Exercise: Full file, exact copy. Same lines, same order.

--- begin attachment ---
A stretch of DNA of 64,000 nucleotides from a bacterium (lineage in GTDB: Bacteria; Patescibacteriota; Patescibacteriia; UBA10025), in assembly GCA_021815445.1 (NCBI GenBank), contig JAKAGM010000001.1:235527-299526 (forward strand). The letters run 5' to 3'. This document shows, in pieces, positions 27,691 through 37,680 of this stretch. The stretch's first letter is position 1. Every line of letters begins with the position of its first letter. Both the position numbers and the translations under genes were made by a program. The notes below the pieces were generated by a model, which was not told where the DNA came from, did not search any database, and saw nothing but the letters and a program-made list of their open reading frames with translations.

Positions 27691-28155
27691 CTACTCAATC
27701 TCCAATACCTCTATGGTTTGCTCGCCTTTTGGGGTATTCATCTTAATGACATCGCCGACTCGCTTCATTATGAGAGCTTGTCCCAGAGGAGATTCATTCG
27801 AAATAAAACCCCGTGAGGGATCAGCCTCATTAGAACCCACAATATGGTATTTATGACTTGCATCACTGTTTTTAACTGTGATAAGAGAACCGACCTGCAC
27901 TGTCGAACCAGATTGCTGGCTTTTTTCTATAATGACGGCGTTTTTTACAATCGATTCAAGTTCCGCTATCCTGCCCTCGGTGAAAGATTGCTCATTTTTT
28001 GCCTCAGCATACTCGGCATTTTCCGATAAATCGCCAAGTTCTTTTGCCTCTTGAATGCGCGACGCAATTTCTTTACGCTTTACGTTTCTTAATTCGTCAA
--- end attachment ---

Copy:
A stretch of DNA of 64,000 nucleotides from a bacterium (lineage in GTDB: Bacteria; Patescibacteriota; Patescibacteriia; UBA10025), in assembly GCA_021815445.1 (NCBI GenBank), contig JAKAGM010000001.1:235527-299526 (forward strand). The letters run 5' to 3'. This document shows, in pieces, positions 27,691 through 37,680 of this stretch. The stretch's first letter is position 1. Every line of letters begins with the position of its first letter. Both the position numbers and the translations under genes were made by a program. The notes below the pieces were generated by a model, which was not told where the DNA came from, did not search any database, and saw nothing but the letters and a program-made list of their open reading frames with translations.

Positions 27691-28155
27691 CTACTCAATC
27701 TCCAATACCTCTATGGTTTGCTCGCCTTTTGGGGTATTCATCTTAATGACATCGCCGACTCGCTTCATTATGAGAGCTTGTCCCAGAGGAGATTCATTCG
27801 AAATAAAACCCCGTGAGGGATCAGCCTCATTAGAACCCACAATATGGTATTTATGACTTGCATCACTGTTTTTAACTGTGATAAGAGAACCGACCTGCAC
27901 TGTCGAACCAGATTGCTGGCTTTTTTCTATAATGACGGCGTTTTTTACAATCGATTCAAGTTCCGCTATCCTGCCCTCGGTGAAAGATTGCTCATTTTTT
28001 GCCTCAGCATACTCGGCATTTTCCGATAAATCGCCAAGTTCTTTTGCCTCTTGAATGCGCGACGCAATTTCTTTACGCTTTACGTTTCTTAATTCGTCAA